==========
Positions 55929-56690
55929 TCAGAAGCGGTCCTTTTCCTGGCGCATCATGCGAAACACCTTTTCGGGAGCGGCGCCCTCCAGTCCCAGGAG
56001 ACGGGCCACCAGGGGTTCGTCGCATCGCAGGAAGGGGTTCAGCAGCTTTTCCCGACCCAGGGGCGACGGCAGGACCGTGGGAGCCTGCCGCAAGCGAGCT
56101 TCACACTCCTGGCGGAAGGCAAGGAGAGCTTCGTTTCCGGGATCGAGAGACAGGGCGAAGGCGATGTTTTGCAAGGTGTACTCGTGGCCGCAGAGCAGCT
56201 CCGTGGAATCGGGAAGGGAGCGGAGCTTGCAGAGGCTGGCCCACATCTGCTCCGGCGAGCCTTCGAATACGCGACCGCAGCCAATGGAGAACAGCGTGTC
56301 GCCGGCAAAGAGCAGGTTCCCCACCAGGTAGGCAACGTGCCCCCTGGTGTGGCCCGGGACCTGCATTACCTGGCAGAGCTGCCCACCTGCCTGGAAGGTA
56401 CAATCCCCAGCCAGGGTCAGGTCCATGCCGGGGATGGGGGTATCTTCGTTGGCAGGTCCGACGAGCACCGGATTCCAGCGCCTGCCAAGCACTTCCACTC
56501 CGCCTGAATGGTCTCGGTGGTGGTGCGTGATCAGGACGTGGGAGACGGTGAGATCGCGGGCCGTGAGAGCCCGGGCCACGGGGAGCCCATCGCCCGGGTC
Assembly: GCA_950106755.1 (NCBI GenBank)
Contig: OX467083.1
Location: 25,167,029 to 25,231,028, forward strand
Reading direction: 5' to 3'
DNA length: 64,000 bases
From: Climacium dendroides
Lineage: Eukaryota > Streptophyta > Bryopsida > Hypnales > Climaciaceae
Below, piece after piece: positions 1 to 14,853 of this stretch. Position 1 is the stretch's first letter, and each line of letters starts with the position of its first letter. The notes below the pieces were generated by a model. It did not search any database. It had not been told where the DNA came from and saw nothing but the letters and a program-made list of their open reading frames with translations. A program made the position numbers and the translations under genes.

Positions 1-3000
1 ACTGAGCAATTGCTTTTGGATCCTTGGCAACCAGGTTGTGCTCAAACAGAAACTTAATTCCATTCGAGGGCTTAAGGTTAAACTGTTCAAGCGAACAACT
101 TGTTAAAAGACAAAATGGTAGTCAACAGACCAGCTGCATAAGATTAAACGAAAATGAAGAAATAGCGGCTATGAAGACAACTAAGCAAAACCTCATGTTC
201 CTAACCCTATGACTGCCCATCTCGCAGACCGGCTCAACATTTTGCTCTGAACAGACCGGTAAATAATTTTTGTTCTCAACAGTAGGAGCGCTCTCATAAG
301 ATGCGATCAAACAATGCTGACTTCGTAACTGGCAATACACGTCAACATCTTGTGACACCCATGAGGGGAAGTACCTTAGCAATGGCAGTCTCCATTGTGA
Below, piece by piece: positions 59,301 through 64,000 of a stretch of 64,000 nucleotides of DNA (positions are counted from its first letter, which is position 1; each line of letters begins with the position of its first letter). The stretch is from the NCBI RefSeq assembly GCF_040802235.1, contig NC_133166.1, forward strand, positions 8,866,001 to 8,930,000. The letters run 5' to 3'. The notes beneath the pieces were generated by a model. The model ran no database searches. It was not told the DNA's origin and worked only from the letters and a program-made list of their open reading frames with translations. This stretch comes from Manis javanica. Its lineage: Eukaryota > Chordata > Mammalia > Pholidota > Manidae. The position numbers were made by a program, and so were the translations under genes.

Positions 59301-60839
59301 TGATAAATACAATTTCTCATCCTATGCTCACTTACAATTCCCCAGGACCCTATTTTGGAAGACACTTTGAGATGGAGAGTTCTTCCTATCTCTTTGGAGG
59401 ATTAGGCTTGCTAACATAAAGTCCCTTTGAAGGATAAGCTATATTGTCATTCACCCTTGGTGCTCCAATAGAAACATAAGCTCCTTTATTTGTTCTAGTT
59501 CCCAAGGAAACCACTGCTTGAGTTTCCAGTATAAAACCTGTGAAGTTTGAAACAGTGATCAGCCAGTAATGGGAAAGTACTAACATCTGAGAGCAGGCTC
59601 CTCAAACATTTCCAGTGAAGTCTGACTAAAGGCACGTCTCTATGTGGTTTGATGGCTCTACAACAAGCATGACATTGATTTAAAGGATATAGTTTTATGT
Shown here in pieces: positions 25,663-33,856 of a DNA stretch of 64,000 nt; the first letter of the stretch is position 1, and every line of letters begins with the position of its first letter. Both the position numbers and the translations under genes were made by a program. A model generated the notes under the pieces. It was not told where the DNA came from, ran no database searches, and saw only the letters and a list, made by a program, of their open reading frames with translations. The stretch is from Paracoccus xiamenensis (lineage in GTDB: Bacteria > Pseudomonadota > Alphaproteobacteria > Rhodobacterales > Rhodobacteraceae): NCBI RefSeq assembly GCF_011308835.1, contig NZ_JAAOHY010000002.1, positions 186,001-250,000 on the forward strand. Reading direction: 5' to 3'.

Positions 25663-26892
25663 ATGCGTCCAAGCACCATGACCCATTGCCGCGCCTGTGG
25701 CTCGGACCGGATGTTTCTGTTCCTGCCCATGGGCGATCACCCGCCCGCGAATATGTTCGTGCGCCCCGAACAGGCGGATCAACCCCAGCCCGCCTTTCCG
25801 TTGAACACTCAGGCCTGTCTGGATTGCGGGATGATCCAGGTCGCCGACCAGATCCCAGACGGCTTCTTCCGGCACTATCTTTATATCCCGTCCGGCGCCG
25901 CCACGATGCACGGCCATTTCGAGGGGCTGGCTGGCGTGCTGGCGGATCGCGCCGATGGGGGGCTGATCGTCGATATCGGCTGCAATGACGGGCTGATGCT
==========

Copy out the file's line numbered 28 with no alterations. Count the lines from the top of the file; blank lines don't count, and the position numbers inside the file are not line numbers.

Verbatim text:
Shown here in pieces: positions 25,663-33,856 of a DNA stretch of 64,000 nt; the first letter of the stretch is position 1, and every line of letters begins with the position of its first letter. Both the position numbers and the translations under genes were made by a program. A model generated the notes under the pieces. It was not told where the DNA came from, ran no database searches, and saw only the letters and a list, made by a program, of their open reading frames with translations. The stretch is from Paracoccus xiamenensis (lineage in GTDB: Bacteria > Pseudomonadota > Alphaproteobacteria > Rhodobacterales > Rhodobacteraceae): NCBI RefSeq assembly GCF_011308835.1, contig NZ_JAAOHY010000002.1, positions 186,001-250,000 on the forward strand. Reading direction: 5' to 3'.